Corpus Christi school district says it will ban all clubs rather than allowing Gay Straight Alliance

Nikki Peet

The other day, we told you how Flour Bluff High School in Corpus Christi is refusing to allow 17-year-old student Nikki Peet (right) to start a chapter of the Gay Straight Alliance. The school’s decision not only violates federal law, but it also signals that officials care nothing about the safety of LGBTQ students.

The federal Equal Access Act, originally designed to protect student Bible study groups, dictates that if a school allows one non-curricular club to meet on campus, it must allow any non-curricular club to meet on campus. In other words, if a school allows a chess club, it must also allow a Gay Straight Alliance.

In this case, Flour Bluff High School has been allowing the Fellowship of Christian Athletes to meet on campus. But rather than simply allowing the GSA, the district has apparently decided to kick the Fellowship of Christian Athletes off campus, and bar all other other non-curricular clubs. Wow.

The Corpus Christi Caller-Times reports:

Superintendent Julie Carbajal said she has asked the Fellowship of Christian Athletes to meet off campus while the district studies the legality of allowing the club while disallowing a club supporting homosexual students. She said there is no chance the district will approve the proposed Gay-Straight Alliance, but she will make sure all other school clubs are following the district’s policy.

“We need to be fair and equitable to all,” she said.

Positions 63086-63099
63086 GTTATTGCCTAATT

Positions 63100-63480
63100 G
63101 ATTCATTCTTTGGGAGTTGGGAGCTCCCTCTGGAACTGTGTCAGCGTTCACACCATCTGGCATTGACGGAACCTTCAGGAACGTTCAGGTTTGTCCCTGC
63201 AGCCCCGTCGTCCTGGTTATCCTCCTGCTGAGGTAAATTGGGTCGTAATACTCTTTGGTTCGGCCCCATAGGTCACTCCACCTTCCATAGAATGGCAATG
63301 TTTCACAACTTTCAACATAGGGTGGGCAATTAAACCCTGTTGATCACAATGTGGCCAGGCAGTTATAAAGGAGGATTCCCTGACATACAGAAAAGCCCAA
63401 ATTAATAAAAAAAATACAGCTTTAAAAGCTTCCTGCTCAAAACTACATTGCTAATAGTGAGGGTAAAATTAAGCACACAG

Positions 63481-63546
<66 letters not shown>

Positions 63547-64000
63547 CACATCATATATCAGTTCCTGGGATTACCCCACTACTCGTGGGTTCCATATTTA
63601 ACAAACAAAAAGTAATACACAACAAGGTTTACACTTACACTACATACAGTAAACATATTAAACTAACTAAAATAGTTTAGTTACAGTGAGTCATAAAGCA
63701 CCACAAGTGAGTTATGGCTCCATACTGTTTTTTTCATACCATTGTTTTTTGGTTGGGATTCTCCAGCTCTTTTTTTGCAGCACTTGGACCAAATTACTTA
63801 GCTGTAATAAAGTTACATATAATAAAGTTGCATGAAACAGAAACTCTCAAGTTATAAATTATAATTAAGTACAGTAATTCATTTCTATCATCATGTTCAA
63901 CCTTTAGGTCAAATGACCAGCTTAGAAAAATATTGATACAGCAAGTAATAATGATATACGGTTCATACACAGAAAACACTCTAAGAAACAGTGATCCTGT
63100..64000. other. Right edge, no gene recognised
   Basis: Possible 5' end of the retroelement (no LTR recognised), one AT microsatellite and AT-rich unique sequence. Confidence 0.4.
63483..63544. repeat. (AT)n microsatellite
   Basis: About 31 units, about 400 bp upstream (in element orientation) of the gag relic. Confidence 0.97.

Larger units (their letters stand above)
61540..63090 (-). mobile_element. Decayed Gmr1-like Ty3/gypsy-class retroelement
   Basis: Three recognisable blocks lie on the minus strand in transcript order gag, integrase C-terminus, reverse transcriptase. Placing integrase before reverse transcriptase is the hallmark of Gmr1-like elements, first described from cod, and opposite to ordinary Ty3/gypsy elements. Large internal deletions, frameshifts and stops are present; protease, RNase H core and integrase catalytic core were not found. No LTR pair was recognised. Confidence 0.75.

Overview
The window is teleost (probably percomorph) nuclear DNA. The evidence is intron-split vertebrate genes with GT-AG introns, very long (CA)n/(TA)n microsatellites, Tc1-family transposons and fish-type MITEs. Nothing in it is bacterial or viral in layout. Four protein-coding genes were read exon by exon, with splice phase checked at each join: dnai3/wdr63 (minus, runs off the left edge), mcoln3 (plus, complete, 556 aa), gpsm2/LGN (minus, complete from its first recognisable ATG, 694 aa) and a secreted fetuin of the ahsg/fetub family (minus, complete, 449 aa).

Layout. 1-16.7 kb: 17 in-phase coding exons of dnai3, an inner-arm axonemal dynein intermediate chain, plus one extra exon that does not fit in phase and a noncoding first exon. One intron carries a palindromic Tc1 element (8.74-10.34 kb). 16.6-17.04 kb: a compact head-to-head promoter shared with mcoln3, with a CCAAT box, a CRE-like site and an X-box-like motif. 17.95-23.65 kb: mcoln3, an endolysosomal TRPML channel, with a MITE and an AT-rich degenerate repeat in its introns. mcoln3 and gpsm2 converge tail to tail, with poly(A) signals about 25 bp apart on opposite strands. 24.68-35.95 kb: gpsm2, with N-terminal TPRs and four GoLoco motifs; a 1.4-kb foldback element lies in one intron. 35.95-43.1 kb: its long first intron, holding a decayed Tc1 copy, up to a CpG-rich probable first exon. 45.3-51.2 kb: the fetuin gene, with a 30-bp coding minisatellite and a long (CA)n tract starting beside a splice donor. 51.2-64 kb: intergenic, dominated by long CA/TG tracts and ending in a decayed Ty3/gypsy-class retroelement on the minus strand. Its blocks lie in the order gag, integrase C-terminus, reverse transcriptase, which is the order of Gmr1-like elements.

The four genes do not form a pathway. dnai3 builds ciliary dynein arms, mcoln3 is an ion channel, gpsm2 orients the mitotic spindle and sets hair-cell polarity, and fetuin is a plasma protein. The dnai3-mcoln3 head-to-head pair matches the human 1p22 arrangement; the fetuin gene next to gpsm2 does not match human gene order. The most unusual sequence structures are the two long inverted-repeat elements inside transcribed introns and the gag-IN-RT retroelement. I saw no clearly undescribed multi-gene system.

In disallowing the Gay-Straight Alliance, the district said it didn’t have to follow a federal law mandating schools offer equal opportunities for all students to organize. The district approved a policy in 2005 that did not allow student clubs not tied to curriculum to meet on campus.

The Fellowship of Christian Athletes, which has been meeting on campus, may not be adhering to that policy, Carbajal said. She said the district is consulting with its attorneys on the matter.

“We feel like we need to follow the policy in place,” she said. “If we’ve made any wrong judgments then we have to fix that because we are not looking at changing our policy.”

Students from the GSA at Texas A&M University-Corpus Christi were tentatively planning to protest Flour Bluff’s refusal to allow the GSA on Monday. However, it’s unclear whether that protest will go forward now that the district says it plans to ban all non-curricular clubs.

In the meantime, Change.org has launched a petition calling on the school to allow the GSA. Sign it by going here. If you’d like to contact school officials directly, the info is here.

—  John Wright

What’s Brewing: Corpus Christi school refuses GSA; Hawaii governor signs civil unions bill

Nikki Peet, 17, wants to start a chapter of the Gay Straight Alliance at Flour Bluff High School in Corpus Christi. But school officials won’t allow it.

Your weekday morning blend from Instant Tea:

1. In an apparent violation of federal law, Flour Bluff High School in Corpus Christi is refusing to allow students to start a chapter of the Gay Straight Alliance. After reading the story, go here to get contact info for the school, then give them a call.

2. Hawaii Gov. Neil Abercrombie signed civil unions into law Wednesday, making Hawaii the seventh state in the nation to offer the legal status to same-sex couples. The law takes effect Jan. 1. “E Komo Mai: It means all are welcome,” Abercrombie said in remarks before signing the bill into law. “This signing today of this measure says to all of the world that they are welcome. That everyone is a brother or sister here in paradise.”

3. Two GOP lawmakers in Tennessee have introduced a bill that would prohibit schools from discussing any sexual orientation other than heterosexuality. “The Don’t Say Gay bill raises all kinds of issues about anti-gay bias, free speech and government overreach,” said Ben Byers with the Tennessee Equality Project. “It limits what teachers and students are able to discuss in the classroom. It means they can’t talk about gay issues or sexuality even with students who may be gay or have gay family.”

—  John Wright